We can't control what other people say.  I hope that   you find someone to talk with that understands.  If you don't have people in your life that do this - there a lot of on line resources.  There are people I've met through these resources that I am still in touch with regularly.  We are life lines to each other because we have been through similar experiences.

As far as the problem of family and friends not talking about the person that has died - I don't understand that.  I have 23 years of living Artie stories.  I have stories about him since he died.  People who never met him feel like they know him.  I'm lucky that people listen to the stories.  I will say, "My husband used to say "Always leave room for miracles and the inadvertent."  Or something simple - if someone is talking about flowers I might say, "Artie loved roses."  or if they are talking about fighting, I might say how I broke plates once - throwing them on the floor because I was angry.   I was with someone last night and she got a loving message from her partner.  I said, "I'm so glad that you got that message.  I hope you appreciate it.  My message sender is dead."

I've never had anyone tell me not to mention Artie.  If I did, I think I would say that's not possible.  He's a very alive dead person to me and he is still part of my life.  There was a line in a television show.  A man's wife was dead.  Someone asked him, "How long were you together?"  He said, "We still are."   Don't be afraid to tell people not to be afraid to mention someone's name.  Don't be afraid to say you like talking about them.  I do know stories of people who have broken off relationships because people don't want to hear about someone who has died.  In that situation I can only say that I am so sorry when people are cruel, even if that isn't their intention.

You always have the right to respond to what other people say in whatever way is the best for you.  However, if silence is more comfortable with some people than expressing your true self I still hope you find the blessing of at least one person who loves and understands your honest, flawed and beautiful self.  Remember it is okay to say to someone who offers help, "Please listen and accept what I have to say."  I have found that if I take a risk and say or ask what i want to but am afraid to, 90% of the time I get a good response.  When I am honest about my feelings it makes a space for other people to be honest about their feelings.  When I ask for something I am surprised at how often I am given it.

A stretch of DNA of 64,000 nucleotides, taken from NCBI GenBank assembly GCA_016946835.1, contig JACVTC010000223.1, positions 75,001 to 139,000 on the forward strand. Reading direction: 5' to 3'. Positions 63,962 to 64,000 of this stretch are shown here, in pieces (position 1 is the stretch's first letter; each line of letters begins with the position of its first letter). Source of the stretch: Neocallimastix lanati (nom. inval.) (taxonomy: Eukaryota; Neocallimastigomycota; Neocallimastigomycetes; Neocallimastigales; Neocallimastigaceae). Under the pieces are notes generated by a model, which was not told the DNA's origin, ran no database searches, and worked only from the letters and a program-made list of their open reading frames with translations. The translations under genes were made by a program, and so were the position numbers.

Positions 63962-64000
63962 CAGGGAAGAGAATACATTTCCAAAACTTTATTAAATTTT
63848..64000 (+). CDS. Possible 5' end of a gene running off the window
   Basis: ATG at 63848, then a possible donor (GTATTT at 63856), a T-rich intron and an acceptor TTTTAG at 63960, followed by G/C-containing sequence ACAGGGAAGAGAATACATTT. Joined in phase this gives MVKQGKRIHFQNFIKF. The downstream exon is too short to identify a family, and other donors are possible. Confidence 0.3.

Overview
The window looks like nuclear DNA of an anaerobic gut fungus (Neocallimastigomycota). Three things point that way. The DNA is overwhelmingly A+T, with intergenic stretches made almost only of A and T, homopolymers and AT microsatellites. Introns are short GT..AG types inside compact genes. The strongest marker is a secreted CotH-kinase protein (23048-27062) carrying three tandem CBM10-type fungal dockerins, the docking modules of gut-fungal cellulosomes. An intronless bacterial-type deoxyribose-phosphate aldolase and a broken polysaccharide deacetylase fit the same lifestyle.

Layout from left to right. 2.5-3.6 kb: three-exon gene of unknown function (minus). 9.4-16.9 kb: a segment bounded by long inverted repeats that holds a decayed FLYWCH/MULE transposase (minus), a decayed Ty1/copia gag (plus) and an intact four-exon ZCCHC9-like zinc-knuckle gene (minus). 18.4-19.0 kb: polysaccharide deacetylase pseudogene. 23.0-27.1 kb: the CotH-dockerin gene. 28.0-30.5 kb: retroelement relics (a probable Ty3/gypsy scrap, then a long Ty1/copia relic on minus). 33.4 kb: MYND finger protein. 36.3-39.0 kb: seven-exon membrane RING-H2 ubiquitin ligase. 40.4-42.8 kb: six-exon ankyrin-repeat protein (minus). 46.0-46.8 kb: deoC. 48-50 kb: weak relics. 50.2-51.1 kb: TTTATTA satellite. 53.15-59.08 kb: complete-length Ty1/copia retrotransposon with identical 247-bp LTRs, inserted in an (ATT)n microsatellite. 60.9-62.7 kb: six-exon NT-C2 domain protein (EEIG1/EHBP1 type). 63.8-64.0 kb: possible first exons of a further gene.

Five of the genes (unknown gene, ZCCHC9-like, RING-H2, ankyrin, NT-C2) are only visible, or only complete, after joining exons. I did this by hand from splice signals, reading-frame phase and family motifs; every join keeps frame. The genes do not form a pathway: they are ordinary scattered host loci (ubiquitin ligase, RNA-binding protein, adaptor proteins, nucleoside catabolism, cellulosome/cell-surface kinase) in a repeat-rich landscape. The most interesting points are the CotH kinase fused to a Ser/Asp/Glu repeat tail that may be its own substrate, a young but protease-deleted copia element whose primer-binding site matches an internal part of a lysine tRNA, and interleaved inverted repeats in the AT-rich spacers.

With the percentage of people that walk away from that kind of being in the world - or the people who I walk away from because I don't allow people to mistreat me - there is confusion and pain.  However, what I get from taking the risk far outweighs having to deal with occasional rejection.

It's normal and praiseworthy that we want those we love not to be forgotten.  When I die, I hope there are people who share funny and tender memories of me.  Healing is not getting over it.  Healing is not moving on. Healing is being alive and grieving.  I believe very strongly that grief isn't about stages - it's a roller coaster.  I know people who have happily remarried and still miss the person who has died.  We need to bring grief out of the closet.

I wish always for the world that people tell their stories and that people listen to each others' stories with an understanding rather than a critical ear.  You are normal.  You are brave.  You are a grief warrior. xo


  1. This is so real! I'm a Grief Warrior too...2 years and 9 months. Your post gave me a sense of "normal" and comfort. It's a journey and I'm grateful for those that share their grief. Thank you!!

  2. This was so wonderful to read. Bookmarking your blog.

  3. After reading 2 of this lady's perspectives on someone's passing and all that goes with it, I would agree that there is a need for an over-haul.
    The things people say, do, or don't say or do are too often thoughtless or meaningless or senseless.......therefore, unnecessarily extra painful and disillusioning.
    It seems like society needs to be educated on grief, bereavement, and mourning.